Submission to Revenge Porn / Sharing of intimate images without consent discussion paper
October 2016: This year the Attorney General called for submissions regarding ‘revenge porn’ – also known as the non-consensual sharing of intimate images. Measures regarding revenge porn would likely have an impact on young people who sext or share intimate images.
Youth Action response highlighted some core principles that required consideration:
- the ability to develop a healthy sexuality as an essential component of an individual’s mental and physical wellbeing
- Sharing intimate images as increasingly a part of young people’s self-expression and sexual agency
- The right to information, to access sexual health services, and to freedom of expression
- Juvenile justice principles
- gaps and legal inconsistencies in the form of protection and address for young people who sext as well as those who have their images shared without their consent
- the need to avoid unnecessary criminalisation of young people
- the need for quick redress, that doesn’t rely on a young person navigating the court and justice systems
- the need for education on respectful relationships, ethics and consent, rather than an approach that promotes simply refraining from sexting
A healthy sexuality is an essential component of a person’s mental and physical wellbeing. Young people should have the freedom to experience their individual sexual development at their own pace and in a way that is clearly led by independent and informed thinking.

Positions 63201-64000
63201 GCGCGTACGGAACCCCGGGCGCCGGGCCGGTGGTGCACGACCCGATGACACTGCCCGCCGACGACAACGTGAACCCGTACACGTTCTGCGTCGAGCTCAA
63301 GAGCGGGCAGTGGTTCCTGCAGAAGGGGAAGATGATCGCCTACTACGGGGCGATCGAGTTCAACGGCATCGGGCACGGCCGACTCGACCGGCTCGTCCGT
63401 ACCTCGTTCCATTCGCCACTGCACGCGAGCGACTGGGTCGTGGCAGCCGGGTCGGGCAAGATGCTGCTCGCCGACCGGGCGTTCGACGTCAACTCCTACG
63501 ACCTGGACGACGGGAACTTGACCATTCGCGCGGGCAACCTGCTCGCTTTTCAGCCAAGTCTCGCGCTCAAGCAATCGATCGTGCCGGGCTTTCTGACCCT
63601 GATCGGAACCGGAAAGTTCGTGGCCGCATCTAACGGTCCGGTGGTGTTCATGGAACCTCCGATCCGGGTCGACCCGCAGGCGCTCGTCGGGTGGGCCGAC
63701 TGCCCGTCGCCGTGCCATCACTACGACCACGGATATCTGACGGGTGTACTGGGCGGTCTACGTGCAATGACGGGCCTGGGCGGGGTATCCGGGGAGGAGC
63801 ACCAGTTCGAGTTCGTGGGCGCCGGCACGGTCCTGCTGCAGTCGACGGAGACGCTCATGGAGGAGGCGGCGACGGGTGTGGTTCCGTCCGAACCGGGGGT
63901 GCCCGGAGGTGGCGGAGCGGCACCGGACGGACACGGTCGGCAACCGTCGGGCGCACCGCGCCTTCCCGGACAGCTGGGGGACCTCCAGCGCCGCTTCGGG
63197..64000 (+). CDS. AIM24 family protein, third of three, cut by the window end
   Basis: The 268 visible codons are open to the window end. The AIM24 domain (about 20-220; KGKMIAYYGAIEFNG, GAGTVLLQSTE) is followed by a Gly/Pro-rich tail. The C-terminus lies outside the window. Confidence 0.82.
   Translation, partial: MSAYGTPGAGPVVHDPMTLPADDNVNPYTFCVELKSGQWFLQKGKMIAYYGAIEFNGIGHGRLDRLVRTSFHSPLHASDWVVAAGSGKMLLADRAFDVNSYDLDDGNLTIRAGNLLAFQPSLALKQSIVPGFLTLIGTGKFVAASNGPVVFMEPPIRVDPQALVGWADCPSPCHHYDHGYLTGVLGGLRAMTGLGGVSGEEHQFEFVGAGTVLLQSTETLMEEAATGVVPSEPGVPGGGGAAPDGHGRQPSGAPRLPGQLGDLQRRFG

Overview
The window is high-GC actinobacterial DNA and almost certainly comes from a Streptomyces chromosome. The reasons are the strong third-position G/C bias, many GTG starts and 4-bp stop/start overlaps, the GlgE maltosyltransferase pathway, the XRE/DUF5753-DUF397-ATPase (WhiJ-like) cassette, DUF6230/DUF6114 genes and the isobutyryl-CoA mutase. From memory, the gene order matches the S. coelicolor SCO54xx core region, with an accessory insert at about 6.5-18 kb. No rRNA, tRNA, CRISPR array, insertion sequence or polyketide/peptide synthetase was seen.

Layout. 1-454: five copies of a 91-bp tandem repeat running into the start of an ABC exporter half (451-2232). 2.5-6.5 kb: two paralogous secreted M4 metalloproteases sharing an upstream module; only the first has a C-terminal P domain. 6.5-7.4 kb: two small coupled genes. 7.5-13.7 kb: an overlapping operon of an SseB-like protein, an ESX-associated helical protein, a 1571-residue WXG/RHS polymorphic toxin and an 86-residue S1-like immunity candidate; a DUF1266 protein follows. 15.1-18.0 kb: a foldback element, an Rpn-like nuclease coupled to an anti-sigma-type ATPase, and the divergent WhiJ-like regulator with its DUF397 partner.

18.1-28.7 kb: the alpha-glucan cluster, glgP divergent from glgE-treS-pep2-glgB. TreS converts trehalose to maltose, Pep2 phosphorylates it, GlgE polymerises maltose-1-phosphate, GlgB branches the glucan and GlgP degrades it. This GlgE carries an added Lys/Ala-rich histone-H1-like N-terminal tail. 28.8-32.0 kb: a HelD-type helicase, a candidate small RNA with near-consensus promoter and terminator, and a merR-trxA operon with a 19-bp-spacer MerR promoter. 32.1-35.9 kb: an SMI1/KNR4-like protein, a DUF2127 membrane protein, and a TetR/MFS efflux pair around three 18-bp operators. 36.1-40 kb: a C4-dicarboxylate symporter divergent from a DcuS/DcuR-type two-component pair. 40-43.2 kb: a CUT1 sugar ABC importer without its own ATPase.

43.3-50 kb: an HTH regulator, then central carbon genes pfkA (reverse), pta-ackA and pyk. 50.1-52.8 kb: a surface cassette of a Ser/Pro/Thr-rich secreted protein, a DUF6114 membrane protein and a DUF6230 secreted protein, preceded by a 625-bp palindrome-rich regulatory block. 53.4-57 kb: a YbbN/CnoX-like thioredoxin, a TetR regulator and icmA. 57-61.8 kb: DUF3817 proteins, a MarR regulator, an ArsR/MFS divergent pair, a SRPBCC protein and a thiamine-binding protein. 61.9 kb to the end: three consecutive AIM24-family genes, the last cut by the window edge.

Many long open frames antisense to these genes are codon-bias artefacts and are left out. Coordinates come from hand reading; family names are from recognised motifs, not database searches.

However, the sexualisation of young people within the media, as well as their exposure to sexualised images aimed at adult audiences, has been an ongoing issue of public debate in Australia, the US, and the UK throughout the past decade. The Australia Institute’s 2006 Corporate Paedophilia report, for example, roundly condemned what the authors considered to be the growing phenomenon of sexualisation, and explored several examples of what they deemed to be the inappropriately sexual depiction of children in mainstream Australian media. The following year, an American Psychological Association task force responded to expressions of public concern regarding the sexualisation of girls. In the UK, a commissioned review of the sexualisation of young people focused on the possible effects of sexualised media on violence against women and girls. Alternative perspectives, however, have opposed seemingly blanket condemnation of sexualisation and have called for more rigorous, evidence-based academic research into the issue.
Sexualisation is contested, and the debate has uncovered a wide range of perspectives, ideas, and avenues of research on a number of possible impacts of sexualisation on young people, As the peak organisation for young people and youth services in NSW, Youth Action is pleased to submit to this inquiry, and congratulate the NSW Government for its focus on the health and wellbeing of young people, including their sexual health. In submitting to the inquiry, Youth Action has responded to the following terms of reference: